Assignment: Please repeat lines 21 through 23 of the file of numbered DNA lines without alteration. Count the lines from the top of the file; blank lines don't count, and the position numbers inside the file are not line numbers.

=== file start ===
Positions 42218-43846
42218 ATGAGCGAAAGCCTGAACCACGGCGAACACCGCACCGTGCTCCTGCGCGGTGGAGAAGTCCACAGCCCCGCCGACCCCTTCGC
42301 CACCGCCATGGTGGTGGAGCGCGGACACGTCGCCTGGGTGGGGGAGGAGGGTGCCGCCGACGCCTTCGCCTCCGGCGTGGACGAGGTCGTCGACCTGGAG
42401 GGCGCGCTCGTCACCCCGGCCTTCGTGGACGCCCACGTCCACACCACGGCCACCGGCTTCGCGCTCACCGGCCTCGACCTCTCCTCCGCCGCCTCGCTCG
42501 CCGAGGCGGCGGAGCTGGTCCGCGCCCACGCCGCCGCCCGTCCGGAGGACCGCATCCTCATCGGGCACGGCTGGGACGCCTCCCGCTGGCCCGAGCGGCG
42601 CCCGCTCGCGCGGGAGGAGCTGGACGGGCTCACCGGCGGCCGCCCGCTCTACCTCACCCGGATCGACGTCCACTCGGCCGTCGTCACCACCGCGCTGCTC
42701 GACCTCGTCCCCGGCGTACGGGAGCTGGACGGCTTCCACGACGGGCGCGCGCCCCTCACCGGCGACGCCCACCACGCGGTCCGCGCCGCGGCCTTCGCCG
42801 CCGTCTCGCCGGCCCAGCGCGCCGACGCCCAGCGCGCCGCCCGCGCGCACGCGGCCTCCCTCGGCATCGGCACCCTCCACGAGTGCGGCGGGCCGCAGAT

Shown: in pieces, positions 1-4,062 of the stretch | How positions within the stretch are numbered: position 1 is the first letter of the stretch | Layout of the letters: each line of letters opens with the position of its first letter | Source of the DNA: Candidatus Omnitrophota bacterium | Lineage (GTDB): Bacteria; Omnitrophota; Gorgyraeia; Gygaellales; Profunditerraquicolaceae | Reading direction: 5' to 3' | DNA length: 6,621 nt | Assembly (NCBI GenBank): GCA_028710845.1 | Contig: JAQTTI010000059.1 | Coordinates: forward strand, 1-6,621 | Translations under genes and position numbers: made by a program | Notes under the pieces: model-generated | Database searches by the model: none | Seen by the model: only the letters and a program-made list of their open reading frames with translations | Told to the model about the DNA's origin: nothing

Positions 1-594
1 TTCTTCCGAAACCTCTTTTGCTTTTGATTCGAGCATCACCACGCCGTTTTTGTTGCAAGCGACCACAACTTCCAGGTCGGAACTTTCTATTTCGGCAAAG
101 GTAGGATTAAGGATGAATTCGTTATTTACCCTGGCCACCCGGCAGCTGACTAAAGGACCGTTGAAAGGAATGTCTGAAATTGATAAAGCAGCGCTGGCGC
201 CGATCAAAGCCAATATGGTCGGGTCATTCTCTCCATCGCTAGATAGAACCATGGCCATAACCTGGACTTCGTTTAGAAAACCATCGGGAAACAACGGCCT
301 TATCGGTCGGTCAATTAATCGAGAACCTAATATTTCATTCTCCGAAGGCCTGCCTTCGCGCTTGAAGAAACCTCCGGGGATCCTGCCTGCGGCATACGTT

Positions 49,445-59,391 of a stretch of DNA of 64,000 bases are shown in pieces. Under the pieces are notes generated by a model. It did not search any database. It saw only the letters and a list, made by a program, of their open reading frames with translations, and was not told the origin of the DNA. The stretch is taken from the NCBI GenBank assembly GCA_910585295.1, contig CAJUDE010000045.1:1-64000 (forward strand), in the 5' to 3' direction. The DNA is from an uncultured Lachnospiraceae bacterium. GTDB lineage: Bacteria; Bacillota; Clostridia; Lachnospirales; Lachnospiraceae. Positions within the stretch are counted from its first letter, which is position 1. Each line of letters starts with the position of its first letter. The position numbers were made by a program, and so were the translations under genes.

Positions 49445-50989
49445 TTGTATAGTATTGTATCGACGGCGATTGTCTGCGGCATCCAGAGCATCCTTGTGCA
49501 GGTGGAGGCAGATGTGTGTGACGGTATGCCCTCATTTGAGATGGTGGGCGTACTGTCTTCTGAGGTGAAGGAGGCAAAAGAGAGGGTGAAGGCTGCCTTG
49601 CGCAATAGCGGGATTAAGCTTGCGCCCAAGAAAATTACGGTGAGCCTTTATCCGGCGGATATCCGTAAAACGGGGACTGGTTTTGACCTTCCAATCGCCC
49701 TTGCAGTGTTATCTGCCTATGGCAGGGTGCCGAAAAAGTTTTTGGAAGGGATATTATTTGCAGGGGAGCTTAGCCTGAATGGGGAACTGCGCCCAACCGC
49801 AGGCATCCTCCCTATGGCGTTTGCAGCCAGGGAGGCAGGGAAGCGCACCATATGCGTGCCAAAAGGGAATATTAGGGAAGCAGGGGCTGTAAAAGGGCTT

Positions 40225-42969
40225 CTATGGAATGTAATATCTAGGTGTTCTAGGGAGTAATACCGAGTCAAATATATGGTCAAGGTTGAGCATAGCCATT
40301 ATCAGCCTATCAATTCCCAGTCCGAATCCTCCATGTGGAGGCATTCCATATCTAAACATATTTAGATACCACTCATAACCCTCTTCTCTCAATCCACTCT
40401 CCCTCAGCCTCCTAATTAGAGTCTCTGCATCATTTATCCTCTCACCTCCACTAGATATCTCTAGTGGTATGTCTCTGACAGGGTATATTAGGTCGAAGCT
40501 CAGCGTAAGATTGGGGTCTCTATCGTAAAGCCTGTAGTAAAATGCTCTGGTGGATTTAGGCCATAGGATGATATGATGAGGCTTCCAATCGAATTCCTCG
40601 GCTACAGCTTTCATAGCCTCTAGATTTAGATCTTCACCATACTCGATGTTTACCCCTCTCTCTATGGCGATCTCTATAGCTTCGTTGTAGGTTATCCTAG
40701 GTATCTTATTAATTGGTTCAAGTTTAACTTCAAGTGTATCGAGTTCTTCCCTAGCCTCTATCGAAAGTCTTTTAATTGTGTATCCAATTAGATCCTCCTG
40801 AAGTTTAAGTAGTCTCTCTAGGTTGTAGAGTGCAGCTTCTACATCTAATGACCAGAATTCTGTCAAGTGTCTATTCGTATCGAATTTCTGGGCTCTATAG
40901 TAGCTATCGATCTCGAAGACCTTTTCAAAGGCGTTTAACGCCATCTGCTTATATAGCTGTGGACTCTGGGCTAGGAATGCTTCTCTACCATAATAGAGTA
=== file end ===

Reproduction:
49801 AGGCATCCTCCCTATGGCGTTTGCAGCCAGGGAGGCAGGGAAGCGCACCATATGCGTGCCAAAAGGGAATATTAGGGAAGCAGGGGCTGTAAAAGGGCTT

Positions 40225-42969
40225 CTATGGAATGTAATATCTAGGTGTTCTAGGGAGTAATACCGAGTCAAATATATGGTCAAGGTTGAGCATAGCCATT